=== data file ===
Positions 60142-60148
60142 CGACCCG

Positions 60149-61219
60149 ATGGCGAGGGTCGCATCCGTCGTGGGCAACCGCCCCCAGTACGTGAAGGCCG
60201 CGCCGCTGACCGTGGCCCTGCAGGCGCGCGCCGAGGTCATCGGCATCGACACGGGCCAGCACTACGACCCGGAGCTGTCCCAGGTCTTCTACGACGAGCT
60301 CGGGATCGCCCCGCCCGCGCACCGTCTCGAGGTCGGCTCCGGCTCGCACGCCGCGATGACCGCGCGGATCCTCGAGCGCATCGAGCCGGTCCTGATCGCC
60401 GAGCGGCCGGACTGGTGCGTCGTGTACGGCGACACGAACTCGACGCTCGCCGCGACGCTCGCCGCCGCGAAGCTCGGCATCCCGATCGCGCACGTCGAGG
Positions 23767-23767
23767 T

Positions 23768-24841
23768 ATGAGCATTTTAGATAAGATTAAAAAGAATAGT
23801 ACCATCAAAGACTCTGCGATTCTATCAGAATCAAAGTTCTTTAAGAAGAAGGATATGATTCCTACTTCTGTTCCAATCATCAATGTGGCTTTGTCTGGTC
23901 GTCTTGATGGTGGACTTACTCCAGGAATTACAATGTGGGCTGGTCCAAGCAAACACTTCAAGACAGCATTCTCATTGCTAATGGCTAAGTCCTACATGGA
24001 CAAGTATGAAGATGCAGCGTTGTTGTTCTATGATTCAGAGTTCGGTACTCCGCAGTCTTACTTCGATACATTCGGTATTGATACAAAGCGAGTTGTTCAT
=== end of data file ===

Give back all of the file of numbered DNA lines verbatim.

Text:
Positions 60142-60148
60142 CGACCCG

Positions 60149-61219
60149 ATGGCGAGGGTCGCATCCGTCGTGGGCAACCGCCCCCAGTACGTGAAGGCCG
60201 CGCCGCTGACCGTGGCCCTGCAGGCGCGCGCCGAGGTCATCGGCATCGACACGGGCCAGCACTACGACCCGGAGCTGTCCCAGGTCTTCTACGACGAGCT
60301 CGGGATCGCCCCGCCCGCGCACCGTCTCGAGGTCGGCTCCGGCTCGCACGCCGCGATGACCGCGCGGATCCTCGAGCGCATCGAGCCGGTCCTGATCGCC
60401 GAGCGGCCGGACTGGTGCGTCGTGTACGGCGACACGAACTCGACGCTCGCCGCGACGCTCGCCGCCGCGAAGCTCGGCATCCCGATCGCGCACGTCGAGG
Positions 23767-23767
23767 T

Positions 23768-24841
23768 ATGAGCATTTTAGATAAGATTAAAAAGAATAGT
23801 ACCATCAAAGACTCTGCGATTCTATCAGAATCAAAGTTCTTTAAGAAGAAGGATATGATTCCTACTTCTGTTCCAATCATCAATGTGGCTTTGTCTGGTC
23901 GTCTTGATGGTGGACTTACTCCAGGAATTACAATGTGGGCTGGTCCAAGCAAACACTTCAAGACAGCATTCTCATTGCTAATGGCTAAGTCCTACATGGA
24001 CAAGTATGAAGATGCAGCGTTGTTGTTCTATGATTCAGAGTTCGGTACTCCGCAGTCTTACTTCGATACATTCGGTATTGATACAAAGCGAGTTGTTCAT